Prior work relevant to incorporating personality into recommender systems falls into two categories: social science studies and algorithmic ones. Social science studies of preference have found only small relationships between personality and category preferences, whereas, algorithmic approaches found a little improvement when incorporating personality into recommendations. As a result, despite good reasons to believe personality assessments should be useful in recommenders, we are left with no substantial demonstrated impact. In this work, we start with user data from a live recommender system, but study category-by-category variations in preference (both rating levels and distribution) across different personality types. By doing this, we hope to isolate specific areas where personality is most likely to provide value in recommender systems, while also modeling an analytic process that can be used in other domains. After controlling for the family-wise error rate, we find that High Agreeableness users rate at least 0.5 stars higher on a 5-star scale compared to low Agreeableness users. We also find differences in consumption in four different personality types between people who manifested high and low levels of that personality.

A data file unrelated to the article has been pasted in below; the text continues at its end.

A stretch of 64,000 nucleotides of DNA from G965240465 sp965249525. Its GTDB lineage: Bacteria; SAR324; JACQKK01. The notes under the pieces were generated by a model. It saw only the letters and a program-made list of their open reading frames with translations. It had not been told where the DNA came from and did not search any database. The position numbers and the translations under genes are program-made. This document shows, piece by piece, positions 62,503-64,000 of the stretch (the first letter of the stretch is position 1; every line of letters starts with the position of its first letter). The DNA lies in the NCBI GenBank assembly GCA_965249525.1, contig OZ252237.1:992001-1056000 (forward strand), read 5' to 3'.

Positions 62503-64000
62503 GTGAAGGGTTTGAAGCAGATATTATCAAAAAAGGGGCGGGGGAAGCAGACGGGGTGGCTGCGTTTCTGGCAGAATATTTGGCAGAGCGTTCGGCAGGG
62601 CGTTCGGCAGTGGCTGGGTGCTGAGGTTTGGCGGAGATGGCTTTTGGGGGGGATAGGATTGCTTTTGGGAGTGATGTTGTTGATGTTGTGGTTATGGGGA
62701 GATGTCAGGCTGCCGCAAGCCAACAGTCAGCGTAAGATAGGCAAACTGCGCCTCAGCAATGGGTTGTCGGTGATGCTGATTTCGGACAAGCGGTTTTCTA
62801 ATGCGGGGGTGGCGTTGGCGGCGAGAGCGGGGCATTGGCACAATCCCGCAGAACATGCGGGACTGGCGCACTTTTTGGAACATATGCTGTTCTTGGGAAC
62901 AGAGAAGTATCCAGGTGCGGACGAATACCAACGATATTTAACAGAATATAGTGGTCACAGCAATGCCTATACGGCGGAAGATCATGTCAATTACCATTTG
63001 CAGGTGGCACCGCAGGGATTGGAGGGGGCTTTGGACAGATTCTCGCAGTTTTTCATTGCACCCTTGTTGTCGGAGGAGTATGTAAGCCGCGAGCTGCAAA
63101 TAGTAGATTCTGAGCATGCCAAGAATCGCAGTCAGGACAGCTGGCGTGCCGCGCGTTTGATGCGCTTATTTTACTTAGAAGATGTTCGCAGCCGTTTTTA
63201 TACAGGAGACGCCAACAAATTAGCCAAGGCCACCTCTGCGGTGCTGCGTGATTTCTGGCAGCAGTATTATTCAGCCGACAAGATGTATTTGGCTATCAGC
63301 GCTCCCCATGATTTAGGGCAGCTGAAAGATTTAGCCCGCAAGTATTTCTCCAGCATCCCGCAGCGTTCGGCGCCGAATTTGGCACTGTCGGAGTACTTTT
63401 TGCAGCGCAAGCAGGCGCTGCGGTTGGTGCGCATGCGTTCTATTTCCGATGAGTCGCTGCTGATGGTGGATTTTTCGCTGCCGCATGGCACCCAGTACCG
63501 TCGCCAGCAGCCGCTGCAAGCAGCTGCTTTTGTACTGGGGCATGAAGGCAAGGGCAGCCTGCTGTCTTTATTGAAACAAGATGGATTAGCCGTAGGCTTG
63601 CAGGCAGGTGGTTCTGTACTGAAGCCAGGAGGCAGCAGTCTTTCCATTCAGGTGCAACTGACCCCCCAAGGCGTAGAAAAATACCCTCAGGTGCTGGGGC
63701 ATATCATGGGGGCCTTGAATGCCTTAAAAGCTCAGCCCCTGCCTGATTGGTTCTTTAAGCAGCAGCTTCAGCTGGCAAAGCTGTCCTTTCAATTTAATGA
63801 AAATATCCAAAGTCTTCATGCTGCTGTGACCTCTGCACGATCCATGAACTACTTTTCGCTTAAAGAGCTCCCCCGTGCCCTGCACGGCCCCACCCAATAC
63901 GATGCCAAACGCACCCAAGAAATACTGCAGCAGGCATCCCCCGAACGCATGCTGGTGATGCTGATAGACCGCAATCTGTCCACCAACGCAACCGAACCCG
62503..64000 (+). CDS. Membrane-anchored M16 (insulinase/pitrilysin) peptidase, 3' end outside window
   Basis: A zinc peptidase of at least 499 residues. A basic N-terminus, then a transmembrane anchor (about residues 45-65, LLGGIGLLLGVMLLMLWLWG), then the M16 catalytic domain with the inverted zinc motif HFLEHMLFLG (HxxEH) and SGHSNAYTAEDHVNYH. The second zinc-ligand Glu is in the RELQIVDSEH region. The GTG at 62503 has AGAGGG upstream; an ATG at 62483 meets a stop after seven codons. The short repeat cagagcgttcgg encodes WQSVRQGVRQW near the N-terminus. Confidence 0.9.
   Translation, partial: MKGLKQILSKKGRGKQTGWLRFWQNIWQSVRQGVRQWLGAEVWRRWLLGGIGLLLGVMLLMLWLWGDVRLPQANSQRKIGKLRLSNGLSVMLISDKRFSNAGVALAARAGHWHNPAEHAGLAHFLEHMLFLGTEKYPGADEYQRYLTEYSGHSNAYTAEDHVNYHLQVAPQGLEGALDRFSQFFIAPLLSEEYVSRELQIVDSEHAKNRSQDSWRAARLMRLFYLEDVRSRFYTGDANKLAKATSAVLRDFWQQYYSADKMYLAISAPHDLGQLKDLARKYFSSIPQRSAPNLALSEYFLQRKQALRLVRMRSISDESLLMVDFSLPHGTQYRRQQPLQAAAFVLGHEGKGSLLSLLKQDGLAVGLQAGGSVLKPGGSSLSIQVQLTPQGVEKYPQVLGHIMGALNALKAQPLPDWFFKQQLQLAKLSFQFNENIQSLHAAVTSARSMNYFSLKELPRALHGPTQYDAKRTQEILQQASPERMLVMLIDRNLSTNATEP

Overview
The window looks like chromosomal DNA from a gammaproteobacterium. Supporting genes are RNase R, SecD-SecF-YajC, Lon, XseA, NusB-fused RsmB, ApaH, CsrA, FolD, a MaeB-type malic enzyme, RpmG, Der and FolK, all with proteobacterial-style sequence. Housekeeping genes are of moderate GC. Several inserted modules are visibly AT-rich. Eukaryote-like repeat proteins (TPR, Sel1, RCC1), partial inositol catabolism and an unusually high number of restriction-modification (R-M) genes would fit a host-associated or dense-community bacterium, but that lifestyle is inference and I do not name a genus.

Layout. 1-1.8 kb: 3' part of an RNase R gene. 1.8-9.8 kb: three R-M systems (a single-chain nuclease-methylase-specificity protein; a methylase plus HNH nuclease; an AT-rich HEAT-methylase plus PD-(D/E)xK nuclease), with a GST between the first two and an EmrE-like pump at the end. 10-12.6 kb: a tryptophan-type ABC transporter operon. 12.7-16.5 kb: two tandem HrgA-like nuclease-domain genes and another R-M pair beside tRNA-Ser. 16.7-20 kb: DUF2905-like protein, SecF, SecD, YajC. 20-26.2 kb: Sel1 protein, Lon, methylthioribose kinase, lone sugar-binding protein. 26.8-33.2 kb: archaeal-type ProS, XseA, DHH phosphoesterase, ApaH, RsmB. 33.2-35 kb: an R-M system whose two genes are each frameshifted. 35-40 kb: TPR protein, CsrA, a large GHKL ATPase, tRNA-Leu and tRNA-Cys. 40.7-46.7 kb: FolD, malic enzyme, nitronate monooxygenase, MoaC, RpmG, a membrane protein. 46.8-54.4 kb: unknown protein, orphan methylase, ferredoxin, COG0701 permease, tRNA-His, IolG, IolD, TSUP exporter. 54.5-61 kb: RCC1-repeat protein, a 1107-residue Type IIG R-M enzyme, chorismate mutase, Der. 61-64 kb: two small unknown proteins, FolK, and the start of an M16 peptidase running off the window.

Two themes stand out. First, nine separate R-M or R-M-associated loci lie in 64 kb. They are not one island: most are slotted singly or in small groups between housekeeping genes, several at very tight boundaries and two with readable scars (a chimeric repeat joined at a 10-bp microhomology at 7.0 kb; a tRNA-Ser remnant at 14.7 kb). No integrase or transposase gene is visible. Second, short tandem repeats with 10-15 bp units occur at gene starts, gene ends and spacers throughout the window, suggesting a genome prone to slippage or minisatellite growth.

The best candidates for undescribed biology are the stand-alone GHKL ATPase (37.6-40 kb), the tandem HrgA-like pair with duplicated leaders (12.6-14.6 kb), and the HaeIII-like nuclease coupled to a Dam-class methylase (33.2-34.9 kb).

|Original language||English (US)|
|Title of host publication||RecSys 2016 - Proceedings of the 10th ACM Conference on Recommender Systems|
|Publisher||Association for Computing Machinery, Inc|
|Number of pages||4|
|State||Published - Sep 7 2016|
|Event||10th ACM Conference on Recommender Systems, RecSys 2016 - Boston, United States|
Duration: Sep 15 2016 → Sep 19 2016
|Name||RecSys 2016 - Proceedings of the 10th ACM Conference on Recommender Systems|
|Other||10th ACM Conference on Recommender Systems, RecSys 2016|
|Period||9/15/16 → 9/19/16|
Bibliographical noteFunding Information:
This research was supported by the National Science Foundation under grant IIS-1319382. Additionally, we thank the MovieLens users who took the Personality survey.